The man-boy slumbers. He sleeps tucked into the corner, half curled into a ball, the blankets drawn up almost over his head. This subconscious cocoon-building developed through years of living as an introvert in an urban environment with four siblings, two parents and various pets. When the world is closing in, you create techniques to block it out.
This evening we will make pizza from scratch. He is determined to craft a pizza that has never been attempted before. Peanut butter pizza or pizza with dinosaur eggs and baby toes (his words, not mine). I am making my own - something nice with basil. I know he will mock my lack of bravado but at least we may having something to eat at the end.
I should be working on my web site course but the wind has gone out of my sails. No doubt I will lunge over the finish line next week with a patch work web site and attached rambling essay. I’ll finish, but I no longer care. Spatial awareness is not my strongpoint. I accept that.
On Thursday we had a staff day out to the horse races in Perth. I had never been to any races before and found it both fascinating and disturbing. The range of punters was the best thing: old couples clinging on to each other as they walked over the uneven grass; desperate men with huge guts clutching their betting slips so that the sweat from their palms seeped into the paper; young yuppies pretending to be aristocrats, the women dressed in cocktail dresses and stilettos, their jutting shoulder blades spelling out their bodies’ desire for a decent feed.
The horses were smaller than I thought they would be, but they were beautiful. We saw one horse fall and I was gripped with a sick feeling, wondering what on earth I was doing there. At the end of each race the winner was brought through to a special area, his body glistening with sweat and his skin shuddering to keep off the flies.
The work clan had been split into teams to see which one could boast the most success with their choices. A series of poor £2 bets left our contingent with 50 pence. I placed two bets of my own and won nothing. The second time the horse I chose came second. I chose him because he was called Named At Dinner, and as a rule I like dinner very much. Overall it was a hot day and I was feeling a little out of sorts. I wished I could have gone with John because his enthusiasm for the atmosphere and the people watching would have given my spirit a lift (although he admits he likely would have behaved like a madman, making wild bets and kicking at the ground when the horse failed to come in).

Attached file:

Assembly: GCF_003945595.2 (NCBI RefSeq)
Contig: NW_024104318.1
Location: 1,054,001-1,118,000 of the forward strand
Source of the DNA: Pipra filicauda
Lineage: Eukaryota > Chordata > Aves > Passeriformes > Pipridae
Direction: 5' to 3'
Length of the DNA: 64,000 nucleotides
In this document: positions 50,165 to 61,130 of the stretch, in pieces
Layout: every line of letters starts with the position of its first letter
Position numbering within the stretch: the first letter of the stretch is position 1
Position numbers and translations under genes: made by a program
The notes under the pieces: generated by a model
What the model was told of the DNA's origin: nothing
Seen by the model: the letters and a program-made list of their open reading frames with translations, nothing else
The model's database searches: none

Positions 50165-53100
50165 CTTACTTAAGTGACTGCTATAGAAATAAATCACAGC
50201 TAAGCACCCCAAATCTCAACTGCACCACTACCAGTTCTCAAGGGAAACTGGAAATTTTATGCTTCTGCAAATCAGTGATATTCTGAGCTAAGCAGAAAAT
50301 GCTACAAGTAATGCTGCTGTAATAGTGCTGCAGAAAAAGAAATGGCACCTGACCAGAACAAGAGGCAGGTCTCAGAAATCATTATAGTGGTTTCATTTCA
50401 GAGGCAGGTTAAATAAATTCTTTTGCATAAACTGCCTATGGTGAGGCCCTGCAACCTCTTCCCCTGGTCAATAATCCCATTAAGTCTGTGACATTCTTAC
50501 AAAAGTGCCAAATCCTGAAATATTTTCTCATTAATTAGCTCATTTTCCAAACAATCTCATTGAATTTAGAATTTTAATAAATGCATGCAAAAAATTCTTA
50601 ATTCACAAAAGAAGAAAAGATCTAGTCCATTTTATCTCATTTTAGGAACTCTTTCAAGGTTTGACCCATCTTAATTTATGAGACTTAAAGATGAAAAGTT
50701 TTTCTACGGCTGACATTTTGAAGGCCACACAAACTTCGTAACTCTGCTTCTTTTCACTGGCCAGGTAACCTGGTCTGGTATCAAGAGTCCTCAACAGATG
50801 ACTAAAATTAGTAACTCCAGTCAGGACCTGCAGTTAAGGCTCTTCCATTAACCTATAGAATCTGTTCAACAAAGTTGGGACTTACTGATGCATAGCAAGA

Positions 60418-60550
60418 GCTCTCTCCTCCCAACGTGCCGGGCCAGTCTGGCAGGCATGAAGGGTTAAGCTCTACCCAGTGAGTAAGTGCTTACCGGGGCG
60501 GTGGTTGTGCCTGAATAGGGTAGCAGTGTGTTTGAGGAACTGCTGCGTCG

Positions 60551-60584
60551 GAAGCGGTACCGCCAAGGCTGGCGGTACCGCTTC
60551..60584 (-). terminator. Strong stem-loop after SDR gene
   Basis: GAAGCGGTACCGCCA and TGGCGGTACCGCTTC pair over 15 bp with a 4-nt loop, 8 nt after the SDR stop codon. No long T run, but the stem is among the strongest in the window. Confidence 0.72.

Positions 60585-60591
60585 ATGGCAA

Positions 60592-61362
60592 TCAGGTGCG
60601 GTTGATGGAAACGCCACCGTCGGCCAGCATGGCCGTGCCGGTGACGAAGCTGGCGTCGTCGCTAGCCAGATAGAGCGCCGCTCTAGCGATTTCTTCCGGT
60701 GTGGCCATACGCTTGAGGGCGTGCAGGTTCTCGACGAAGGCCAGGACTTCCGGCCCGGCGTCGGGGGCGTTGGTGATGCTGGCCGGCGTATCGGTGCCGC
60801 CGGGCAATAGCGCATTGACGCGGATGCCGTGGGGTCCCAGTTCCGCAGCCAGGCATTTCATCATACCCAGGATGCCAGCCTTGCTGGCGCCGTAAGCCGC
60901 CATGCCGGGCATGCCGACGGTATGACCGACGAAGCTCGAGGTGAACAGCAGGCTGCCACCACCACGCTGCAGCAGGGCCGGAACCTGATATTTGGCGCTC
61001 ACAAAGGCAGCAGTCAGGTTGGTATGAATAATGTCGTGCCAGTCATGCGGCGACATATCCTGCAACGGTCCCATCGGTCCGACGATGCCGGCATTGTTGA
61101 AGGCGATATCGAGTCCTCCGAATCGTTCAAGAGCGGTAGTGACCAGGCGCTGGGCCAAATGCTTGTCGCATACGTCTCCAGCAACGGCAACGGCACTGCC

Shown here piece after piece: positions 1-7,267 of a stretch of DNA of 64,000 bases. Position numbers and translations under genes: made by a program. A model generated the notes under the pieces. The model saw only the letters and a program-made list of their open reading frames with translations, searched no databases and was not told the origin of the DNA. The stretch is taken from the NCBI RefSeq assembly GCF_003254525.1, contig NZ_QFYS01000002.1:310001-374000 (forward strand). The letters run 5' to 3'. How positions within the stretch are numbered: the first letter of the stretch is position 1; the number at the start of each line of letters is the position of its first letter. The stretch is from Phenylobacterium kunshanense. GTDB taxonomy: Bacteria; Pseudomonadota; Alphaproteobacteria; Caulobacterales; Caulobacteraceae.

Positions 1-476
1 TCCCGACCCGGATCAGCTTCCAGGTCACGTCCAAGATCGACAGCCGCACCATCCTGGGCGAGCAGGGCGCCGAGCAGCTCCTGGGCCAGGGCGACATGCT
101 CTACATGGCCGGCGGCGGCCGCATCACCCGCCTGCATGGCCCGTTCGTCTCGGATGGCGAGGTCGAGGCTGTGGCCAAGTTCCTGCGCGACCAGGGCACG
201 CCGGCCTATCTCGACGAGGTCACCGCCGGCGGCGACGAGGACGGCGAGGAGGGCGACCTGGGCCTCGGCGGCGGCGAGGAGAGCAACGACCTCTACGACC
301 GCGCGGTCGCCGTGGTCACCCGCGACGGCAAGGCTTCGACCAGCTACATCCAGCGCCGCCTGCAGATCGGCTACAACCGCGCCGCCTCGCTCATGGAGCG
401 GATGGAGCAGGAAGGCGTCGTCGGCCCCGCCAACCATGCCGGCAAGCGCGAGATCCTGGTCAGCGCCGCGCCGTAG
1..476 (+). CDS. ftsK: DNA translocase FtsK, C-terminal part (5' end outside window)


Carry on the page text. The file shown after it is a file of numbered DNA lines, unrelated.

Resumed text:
I work in a strange place. Where else would your boss walk past and, on his way out the door, call to you, “I’m off to have lunch with the Queen; I’ll be sure to remind her that it’s Canada Day.” Our show starts 1 August but I’ll be getting Sundays off this season so I’m hoping to get lots of festival photos and attend a few shows. I’ve already decided that after this show I need to re-evaluate my priorities and figure out in what direction I want to wander. At the moment at work I am constantly frustrated because there is so much I could do but my day-to-day duties get in the way of me achieving what I feel is some greater, untapped potential. I cannot move forward and this leaves me feeling vacant and listless. Like the fight just goes out of me.
In other news Omi is feeling much better. She is back at home and slowly gaining back her strength. Family and guests from Germany have been visiting and my parents took them to the WORLD FAMOUS WILLIAMS LAKE STAMPEDE (I like Capitals). I have also been given a thorough description of just how hot it is. “It was thirty----seven---degrees,” said my mother, drawing out the sentence to churn up the heat. Does this mean all the Saskatoon berries are going to shrivel up? I do like saskatoons. When I was living at Chimney Lake I stored a small amount of them in the freezer so that in the winter I could smell them and be transported back to summer.
I have resorted to talking about the weather so that means I should go.
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